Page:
Center for Research, Experimentation and Training in Agriculture "Basile Caramia" - ItaliaPartner dell'iniziativa
Re. Ge. Fru. P is a European funded project for the recovery of the Apulian fruit germplasm. It aims at protecting the biodiversity heritage of traditional Apulian fruit trees cvs, which are threatened by extinction. The coordination of this regional activity is managed by CRSA and the Botanical Conservatory participates in the project as second most important Apulian curator, after the University of Bari. CRSA is a non-profit research organization which promotes rural development and carries out certifications for varieties of grapevines, citrus and stone fruits, as well as various types of analyses for soil, food products and wines. The organization offers technical assistance in agriculture, experiments with the most advanced production technologies and it has also collections of vitis vinifera and other local fruit tree cvs. CRSA cooperates in a large network of international scientific institutions from 18 different European countries, North Africa and China.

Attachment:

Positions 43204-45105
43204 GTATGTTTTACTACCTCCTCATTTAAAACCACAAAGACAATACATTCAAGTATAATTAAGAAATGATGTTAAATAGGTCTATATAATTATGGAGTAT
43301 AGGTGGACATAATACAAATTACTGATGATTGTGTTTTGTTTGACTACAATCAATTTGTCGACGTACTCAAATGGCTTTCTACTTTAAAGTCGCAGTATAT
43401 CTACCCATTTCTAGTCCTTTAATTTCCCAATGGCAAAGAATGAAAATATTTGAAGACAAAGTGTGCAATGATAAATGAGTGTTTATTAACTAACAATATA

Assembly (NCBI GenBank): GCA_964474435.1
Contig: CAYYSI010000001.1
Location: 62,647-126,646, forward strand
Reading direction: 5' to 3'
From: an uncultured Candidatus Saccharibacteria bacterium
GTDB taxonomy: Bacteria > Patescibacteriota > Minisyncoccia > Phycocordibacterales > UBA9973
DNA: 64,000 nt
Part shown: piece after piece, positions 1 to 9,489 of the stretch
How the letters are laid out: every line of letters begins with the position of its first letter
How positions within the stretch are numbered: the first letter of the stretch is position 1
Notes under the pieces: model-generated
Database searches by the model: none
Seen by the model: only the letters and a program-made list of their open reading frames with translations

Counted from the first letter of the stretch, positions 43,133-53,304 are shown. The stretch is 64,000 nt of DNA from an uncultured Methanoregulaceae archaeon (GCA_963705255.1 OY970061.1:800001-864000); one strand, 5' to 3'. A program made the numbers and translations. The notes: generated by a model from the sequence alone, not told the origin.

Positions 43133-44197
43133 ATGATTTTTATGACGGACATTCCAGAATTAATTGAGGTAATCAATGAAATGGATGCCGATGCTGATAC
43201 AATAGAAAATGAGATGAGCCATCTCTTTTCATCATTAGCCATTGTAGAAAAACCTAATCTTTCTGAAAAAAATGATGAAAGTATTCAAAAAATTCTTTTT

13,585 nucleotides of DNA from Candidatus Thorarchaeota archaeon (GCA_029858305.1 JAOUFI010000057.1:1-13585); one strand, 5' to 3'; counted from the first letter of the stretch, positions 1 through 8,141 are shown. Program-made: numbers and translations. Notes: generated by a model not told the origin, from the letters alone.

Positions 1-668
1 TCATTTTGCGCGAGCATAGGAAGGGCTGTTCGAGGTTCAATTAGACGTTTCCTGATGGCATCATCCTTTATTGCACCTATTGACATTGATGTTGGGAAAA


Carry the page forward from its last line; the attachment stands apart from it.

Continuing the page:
The Botanical Conservatory I giardini di Pomona pursues the goal of matching the conservation of the biodiversity with a new model of low-impact rural tourism, promoting the traditional landscape through new activities. Among them: conservation of the biodiversity created and now endangered by humans, helping visitors to become more familiar with nature and thus enabling them to discover its complexity, richness and beauty; recovery of the system once used for the collection and storage of rainwater for irrigation purposes through the restoration and renewed use of the cistern system, the clearing of the cisterns from debris and the repair of leaks; educational activities; sustainable accommodation in restored historical buildings; protection of the rural landscape through the preservation of the traditional plantation layout (planting in rows) and the restoration of the dry-stone walls of existing historical buildings; promotion of traditional cultivars in the gastronomy sector.